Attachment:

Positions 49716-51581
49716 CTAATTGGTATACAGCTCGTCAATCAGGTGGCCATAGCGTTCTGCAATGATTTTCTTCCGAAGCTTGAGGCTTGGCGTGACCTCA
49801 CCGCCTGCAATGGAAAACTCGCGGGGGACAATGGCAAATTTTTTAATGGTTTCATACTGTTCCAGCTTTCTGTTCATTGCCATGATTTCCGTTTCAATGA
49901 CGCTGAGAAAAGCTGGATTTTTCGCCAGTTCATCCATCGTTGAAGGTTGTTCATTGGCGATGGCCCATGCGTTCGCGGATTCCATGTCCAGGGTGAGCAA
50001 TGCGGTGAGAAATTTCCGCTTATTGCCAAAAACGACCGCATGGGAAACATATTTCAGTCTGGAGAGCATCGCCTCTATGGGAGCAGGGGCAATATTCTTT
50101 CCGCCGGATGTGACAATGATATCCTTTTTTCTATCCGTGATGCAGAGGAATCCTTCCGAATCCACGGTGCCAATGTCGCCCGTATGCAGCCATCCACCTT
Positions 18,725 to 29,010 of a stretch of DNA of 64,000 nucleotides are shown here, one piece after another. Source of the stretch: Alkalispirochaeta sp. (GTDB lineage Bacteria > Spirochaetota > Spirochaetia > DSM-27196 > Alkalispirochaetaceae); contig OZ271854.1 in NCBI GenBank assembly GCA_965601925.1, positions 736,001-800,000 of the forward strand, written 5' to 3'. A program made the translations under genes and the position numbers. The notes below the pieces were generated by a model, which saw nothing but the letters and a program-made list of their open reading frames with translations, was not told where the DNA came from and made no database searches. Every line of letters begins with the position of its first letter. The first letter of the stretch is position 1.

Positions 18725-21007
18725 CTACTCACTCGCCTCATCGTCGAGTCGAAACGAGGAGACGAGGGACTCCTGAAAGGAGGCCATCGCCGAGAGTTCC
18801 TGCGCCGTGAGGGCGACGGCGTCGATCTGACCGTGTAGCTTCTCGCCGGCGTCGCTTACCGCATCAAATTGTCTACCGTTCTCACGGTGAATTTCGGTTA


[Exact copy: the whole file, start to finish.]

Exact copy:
Positions 49716-51581
49716 CTAATTGGTATACAGCTCGTCAATCAGGTGGCCATAGCGTTCTGCAATGATTTTCTTCCGAAGCTTGAGGCTTGGCGTGACCTCA
49801 CCGCCTGCAATGGAAAACTCGCGGGGGACAATGGCAAATTTTTTAATGGTTTCATACTGTTCCAGCTTTCTGTTCATTGCCATGATTTCCGTTTCAATGA
49901 CGCTGAGAAAAGCTGGATTTTTCGCCAGTTCATCCATCGTTGAAGGTTGTTCATTGGCGATGGCCCATGCGTTCGCGGATTCCATGTCCAGGGTGAGCAA
50001 TGCGGTGAGAAATTTCCGCTTATTGCCAAAAACGACCGCATGGGAAACATATTTCAGTCTGGAGAGCATCGCCTCTATGGGAGCAGGGGCAATATTCTTT
50101 CCGCCGGATGTGACAATGATATCCTTTTTTCTATCCGTGATGCAGAGGAATCCTTCCGAATCCACGGTGCCAATGTCGCCCGTATGCAGCCATCCACCTT
Positions 18,725 to 29,010 of a stretch of DNA of 64,000 nucleotides are shown here, one piece after another. Source of the stretch: Alkalispirochaeta sp. (GTDB lineage Bacteria > Spirochaetota > Spirochaetia > DSM-27196 > Alkalispirochaetaceae); contig OZ271854.1 in NCBI GenBank assembly GCA_965601925.1, positions 736,001-800,000 of the forward strand, written 5' to 3'. A program made the translations under genes and the position numbers. The notes below the pieces were generated by a model, which saw nothing but the letters and a program-made list of their open reading frames with translations, was not told where the DNA came from and made no database searches. Every line of letters begins with the position of its first letter. The first letter of the stretch is position 1.

Positions 18725-21007
18725 CTACTCACTCGCCTCATCGTCGAGTCGAAACGAGGAGACGAGGGACTCCTGAAAGGAGGCCATCGCCGAGAGTTCC
18801 TGCGCCGTGAGGGCGACGGCGTCGATCTGACCGTGTAGCTTCTCGCCGGCGTCGCTTACCGCATCAAATTGTCTACCGTTCTCACGGTGAATTTCGGTTA